A valuable professional
This article is a free discussion about what make developers an asset to their companies and, even more, to themselves.
It’s my point of view after 8 years working on the field. Working with me all kind of people and taking with me good and bad experiences.
That said, if you either agree or not, please make your comment but take easy mate.
What you want
More important than why people get their hands dirty coding, we should really ask why they keep doing that instead get a real job. The answer should be because they love what they do. Should be. In reality it doesn’t happen all the time.
Programming offers many times good environment, nice people, flexible work hours and a good payslip on the top of all. Even if someone does not enjoy the coding life style, it would be a stupid move to leave all these benefits, and the coffee machine, to adventure yourself into something else less pay and, maybe, much more work.
I’ve actually seen along my career “developers” hiding behind they desks and pretending they are working. Moreover, don’t having fucking idea what the hell they’re doing.
How do they get way with that?
Many times the manager, the PM, the owner knows even less than the developer itself. Which makes really hard to keep track of what they’re doing, the right amount of time they’re taking to finish a task and the quality of code they’re generating.
StackOverflow has a very good response time, mainly when you know how to ask it. And most cases your question has already been asked and answered by someone else.
And that is also explains why so many people claim there are seniors. I’m not adding links here. However, if you take a quick look at LinkedIn’s profiles you won’t have much troubles to find the “Senior Developers” who have 6 to 12 months of experience. O.o
Keep up with the Kardashians
My point in this article is not split developers apart into good and bad ones. IT is a dynamic area and full-on sometimes to keep up with.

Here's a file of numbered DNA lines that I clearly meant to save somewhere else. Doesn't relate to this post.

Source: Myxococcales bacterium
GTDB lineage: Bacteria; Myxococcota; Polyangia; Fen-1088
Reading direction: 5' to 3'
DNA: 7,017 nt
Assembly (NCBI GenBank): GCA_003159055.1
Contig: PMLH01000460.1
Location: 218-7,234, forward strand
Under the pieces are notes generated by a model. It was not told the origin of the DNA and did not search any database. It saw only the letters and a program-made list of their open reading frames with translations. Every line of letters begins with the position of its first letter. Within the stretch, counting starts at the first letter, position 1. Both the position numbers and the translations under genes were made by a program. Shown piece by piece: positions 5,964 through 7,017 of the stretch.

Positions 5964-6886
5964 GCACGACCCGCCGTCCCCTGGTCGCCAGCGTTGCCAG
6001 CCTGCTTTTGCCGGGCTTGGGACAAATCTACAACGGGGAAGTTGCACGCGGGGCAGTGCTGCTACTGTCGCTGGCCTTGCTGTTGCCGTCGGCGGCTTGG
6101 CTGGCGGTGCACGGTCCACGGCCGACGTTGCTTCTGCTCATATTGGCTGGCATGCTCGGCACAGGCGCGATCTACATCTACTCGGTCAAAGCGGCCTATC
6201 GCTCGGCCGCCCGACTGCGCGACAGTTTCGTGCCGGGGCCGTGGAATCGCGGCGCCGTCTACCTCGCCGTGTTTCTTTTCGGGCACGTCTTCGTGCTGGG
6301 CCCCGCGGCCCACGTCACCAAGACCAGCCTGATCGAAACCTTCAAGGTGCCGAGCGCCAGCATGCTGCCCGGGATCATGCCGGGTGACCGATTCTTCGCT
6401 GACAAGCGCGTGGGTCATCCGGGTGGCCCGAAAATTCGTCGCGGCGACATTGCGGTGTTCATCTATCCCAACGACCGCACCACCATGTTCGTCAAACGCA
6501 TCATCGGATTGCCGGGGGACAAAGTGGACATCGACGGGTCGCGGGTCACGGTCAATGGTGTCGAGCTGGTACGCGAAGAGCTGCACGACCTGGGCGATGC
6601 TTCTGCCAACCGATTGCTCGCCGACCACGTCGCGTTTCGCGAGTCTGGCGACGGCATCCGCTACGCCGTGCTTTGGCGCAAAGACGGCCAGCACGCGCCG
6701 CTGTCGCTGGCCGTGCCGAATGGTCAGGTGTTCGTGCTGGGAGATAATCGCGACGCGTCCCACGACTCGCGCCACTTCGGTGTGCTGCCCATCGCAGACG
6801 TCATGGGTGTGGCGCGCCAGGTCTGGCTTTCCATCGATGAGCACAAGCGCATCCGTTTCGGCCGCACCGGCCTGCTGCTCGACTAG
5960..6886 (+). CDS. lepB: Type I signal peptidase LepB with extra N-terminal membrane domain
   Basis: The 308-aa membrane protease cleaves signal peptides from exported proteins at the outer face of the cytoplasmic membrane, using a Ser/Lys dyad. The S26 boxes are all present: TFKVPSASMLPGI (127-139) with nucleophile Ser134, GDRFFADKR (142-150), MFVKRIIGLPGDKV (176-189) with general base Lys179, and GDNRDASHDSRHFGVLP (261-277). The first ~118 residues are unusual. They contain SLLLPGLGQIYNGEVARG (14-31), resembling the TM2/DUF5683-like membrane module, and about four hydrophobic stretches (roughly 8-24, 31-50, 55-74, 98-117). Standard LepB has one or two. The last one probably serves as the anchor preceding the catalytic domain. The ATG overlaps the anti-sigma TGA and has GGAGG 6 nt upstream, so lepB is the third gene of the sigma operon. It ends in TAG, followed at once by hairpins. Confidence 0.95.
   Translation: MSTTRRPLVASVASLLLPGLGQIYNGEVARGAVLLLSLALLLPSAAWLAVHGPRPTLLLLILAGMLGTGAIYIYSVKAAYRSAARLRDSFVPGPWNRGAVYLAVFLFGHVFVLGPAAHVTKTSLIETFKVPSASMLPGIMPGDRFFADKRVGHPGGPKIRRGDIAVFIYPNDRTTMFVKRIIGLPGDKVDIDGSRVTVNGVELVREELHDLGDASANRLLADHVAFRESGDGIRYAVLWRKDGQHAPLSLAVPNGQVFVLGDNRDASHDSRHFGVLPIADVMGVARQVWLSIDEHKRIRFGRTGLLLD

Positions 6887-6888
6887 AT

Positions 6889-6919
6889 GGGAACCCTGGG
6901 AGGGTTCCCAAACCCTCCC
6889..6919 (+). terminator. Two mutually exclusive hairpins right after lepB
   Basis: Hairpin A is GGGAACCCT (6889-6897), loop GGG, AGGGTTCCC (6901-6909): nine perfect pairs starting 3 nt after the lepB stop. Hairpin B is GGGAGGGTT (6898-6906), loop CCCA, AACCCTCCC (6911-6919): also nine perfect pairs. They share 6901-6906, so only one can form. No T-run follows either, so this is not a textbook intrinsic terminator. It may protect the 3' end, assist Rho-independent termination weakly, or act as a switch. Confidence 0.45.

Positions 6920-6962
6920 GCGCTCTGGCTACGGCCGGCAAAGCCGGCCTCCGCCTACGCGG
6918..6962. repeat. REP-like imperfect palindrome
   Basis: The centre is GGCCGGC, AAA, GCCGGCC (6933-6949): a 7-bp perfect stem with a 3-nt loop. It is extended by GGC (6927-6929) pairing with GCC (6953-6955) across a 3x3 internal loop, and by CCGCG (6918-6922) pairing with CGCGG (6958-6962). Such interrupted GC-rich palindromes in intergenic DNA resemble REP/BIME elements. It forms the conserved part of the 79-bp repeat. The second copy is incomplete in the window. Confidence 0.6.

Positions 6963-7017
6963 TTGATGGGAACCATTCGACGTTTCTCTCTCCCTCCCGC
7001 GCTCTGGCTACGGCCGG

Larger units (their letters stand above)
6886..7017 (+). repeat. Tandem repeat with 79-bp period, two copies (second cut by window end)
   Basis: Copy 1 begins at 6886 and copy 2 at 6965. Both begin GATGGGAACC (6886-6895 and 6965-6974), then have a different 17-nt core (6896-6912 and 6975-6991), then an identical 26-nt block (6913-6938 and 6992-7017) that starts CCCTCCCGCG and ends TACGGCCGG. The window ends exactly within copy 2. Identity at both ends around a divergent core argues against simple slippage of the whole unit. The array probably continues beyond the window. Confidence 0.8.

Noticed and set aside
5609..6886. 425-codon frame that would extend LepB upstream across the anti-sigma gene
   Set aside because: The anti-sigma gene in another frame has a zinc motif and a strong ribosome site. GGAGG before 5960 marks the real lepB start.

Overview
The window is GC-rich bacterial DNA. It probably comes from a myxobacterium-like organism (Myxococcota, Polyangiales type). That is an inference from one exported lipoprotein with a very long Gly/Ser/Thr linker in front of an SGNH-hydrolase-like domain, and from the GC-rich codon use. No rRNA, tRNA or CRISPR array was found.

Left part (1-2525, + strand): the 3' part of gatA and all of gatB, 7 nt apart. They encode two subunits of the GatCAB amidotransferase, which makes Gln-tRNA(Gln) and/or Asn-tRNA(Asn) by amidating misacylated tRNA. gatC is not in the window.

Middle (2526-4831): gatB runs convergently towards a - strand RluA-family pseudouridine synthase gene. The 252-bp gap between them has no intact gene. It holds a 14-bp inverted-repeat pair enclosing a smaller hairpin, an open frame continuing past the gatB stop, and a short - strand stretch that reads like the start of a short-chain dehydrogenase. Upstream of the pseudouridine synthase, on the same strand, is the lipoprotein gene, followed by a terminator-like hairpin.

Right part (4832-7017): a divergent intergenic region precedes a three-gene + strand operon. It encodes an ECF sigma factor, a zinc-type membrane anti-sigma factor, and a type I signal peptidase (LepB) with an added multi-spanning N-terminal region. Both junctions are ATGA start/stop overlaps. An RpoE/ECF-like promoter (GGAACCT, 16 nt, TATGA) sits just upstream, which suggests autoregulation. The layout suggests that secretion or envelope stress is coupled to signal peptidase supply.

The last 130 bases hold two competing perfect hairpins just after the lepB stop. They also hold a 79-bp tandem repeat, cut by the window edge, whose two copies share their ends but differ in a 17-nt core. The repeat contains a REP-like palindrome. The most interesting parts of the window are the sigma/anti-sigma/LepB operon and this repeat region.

Every single day new technologies are released. They can be operational systems, programming tools, articles, languages, methodologies, books and the list goes on and on.
Unless you have no life and by that I mean friends (not the ones you play online with) or a girlfriend (this one does not count). It’s a fact you will not be aware of all new social-whatever-shit-website-app released yesterday|today|tomorrow.
I’ve decided a few years ago don’t get too anxious and excited about everything out there. I’m sure God is not extending my lifespan just for the sake of finishing the reading of Java SE8.
It’s humanly impossible to read all the books we should or want to. Buy all the new smartphones we need (TV said so). Learn all the programming languages. Attend all the conferences we get invited to.
On the best case scenario, if you try to do so, you will end up stressed, tired and depressed. Instead, you could to give up everything and pick what you really enjoy. Quality over quantity.
Make some goals, real ones, can be the best and even more important healthier decision for us.
Learn one design pattern every month. Pick one language and understand it well, taking your time (not too slow, though. I’ve said this whole shit goes fast). I wrote about setting goals here.
There is no fucking wrap up. The variables of the game change all the time. There is no 5 magic steps book to become a super developer (Actually, there are. And get away from them). But then, what is going to make you a great developer or either increase your payslip?
Nothing. Just do what the you love and enjoy and hopefully you will also get paid for it.
I feel really sorry when I see a developer doing something they don’t enjoy for they whole life. I’ve been into this trap myself. Having no reason to get up off my beds in the morning. Not feeling exciting about what I was building.
Is what you doing valuable for yourself?
If not. It is really sad.